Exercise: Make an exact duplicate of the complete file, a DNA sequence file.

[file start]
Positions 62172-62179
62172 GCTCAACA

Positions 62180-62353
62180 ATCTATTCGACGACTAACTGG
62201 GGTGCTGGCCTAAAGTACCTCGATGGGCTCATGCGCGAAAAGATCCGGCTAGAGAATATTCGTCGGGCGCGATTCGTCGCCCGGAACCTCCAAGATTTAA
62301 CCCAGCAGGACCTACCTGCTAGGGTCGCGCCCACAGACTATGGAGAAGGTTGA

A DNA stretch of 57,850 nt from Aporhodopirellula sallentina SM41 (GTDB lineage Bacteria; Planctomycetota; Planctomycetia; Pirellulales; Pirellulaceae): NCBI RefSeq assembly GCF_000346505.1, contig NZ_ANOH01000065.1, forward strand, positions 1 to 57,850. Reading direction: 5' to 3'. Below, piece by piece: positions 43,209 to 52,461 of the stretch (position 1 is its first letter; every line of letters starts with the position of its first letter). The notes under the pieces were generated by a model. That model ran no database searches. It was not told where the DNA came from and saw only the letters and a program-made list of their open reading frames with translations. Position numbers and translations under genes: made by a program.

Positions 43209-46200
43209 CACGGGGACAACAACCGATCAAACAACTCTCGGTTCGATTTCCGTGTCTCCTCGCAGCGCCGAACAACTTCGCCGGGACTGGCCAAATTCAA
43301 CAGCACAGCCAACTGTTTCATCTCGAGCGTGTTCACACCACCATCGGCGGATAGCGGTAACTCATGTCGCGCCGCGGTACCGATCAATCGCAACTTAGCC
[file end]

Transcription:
Positions 62172-62179
62172 GCTCAACA

Positions 62180-62353
62180 ATCTATTCGACGACTAACTGG
62201 GGTGCTGGCCTAAAGTACCTCGATGGGCTCATGCGCGAAAAGATCCGGCTAGAGAATATTCGTCGGGCGCGATTCGTCGCCCGGAACCTCCAAGATTTAA
62301 CCCAGCAGGACCTACCTGCTAGGGTCGCGCCCACAGACTATGGAGAAGGTTGA

A DNA stretch of 57,850 nt from Aporhodopirellula sallentina SM41 (GTDB lineage Bacteria; Planctomycetota; Planctomycetia; Pirellulales; Pirellulaceae): NCBI RefSeq assembly GCF_000346505.1, contig NZ_ANOH01000065.1, forward strand, positions 1 to 57,850. Reading direction: 5' to 3'. Below, piece by piece: positions 43,209 to 52,461 of the stretch (position 1 is its first letter; every line of letters starts with the position of its first letter). The notes under the pieces were generated by a model. That model ran no database searches. It was not told where the DNA came from and saw only the letters and a program-made list of their open reading frames with translations. Position numbers and translations under genes: made by a program.

Positions 43209-46200
43209 CACGGGGACAACAACCGATCAAACAACTCTCGGTTCGATTTCCGTGTCTCCTCGCAGCGCCGAACAACTTCGCCGGGACTGGCCAAATTCAA
43301 CAGCACAGCCAACTGTTTCATCTCGAGCGTGTTCACACCACCATCGGCGGATAGCGGTAACTCATGTCGCGCCGCGGTACCGATCAATCGCAACTTAGCC